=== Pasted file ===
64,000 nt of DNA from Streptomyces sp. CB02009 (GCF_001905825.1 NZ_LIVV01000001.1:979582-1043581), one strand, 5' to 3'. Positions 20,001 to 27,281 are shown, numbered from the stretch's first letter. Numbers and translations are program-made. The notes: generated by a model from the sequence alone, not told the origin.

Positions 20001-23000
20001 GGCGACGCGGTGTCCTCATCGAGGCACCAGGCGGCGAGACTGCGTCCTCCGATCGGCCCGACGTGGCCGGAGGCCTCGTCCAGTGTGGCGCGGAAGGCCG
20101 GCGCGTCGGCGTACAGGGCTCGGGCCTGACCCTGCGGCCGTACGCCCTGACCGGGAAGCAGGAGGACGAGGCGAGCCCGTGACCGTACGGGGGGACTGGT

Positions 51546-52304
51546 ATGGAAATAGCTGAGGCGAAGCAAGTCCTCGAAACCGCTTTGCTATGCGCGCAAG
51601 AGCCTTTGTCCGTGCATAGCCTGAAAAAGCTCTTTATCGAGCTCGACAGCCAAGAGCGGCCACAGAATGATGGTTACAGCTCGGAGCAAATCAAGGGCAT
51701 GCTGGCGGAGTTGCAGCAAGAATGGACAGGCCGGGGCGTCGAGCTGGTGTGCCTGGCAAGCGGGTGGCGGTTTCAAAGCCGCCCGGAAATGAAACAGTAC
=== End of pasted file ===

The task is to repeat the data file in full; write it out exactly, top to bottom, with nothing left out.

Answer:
64,000 nt of DNA from Streptomyces sp. CB02009 (GCF_001905825.1 NZ_LIVV01000001.1:979582-1043581), one strand, 5' to 3'. Positions 20,001 to 27,281 are shown, numbered from the stretch's first letter. Numbers and translations are program-made. The notes: generated by a model from the sequence alone, not told the origin.

Positions 20001-23000
20001 GGCGACGCGGTGTCCTCATCGAGGCACCAGGCGGCGAGACTGCGTCCTCCGATCGGCCCGACGTGGCCGGAGGCCTCGTCCAGTGTGGCGCGGAAGGCCG
20101 GCGCGTCGGCGTACAGGGCTCGGGCCTGACCCTGCGGCCGTACGCCCTGACCGGGAAGCAGGAGGACGAGGCGAGCCCGTGACCGTACGGGGGGACTGGT

Positions 51546-52304
51546 ATGGAAATAGCTGAGGCGAAGCAAGTCCTCGAAACCGCTTTGCTATGCGCGCAAG
51601 AGCCTTTGTCCGTGCATAGCCTGAAAAAGCTCTTTATCGAGCTCGACAGCCAAGAGCGGCCACAGAATGATGGTTACAGCTCGGAGCAAATCAAGGGCAT
51701 GCTGGCGGAGTTGCAGCAAGAATGGACAGGCCGGGGCGTCGAGCTGGTGTGCCTGGCAAGCGGGTGGCGGTTTCAAAGCCGCCCGGAAATGAAACAGTAC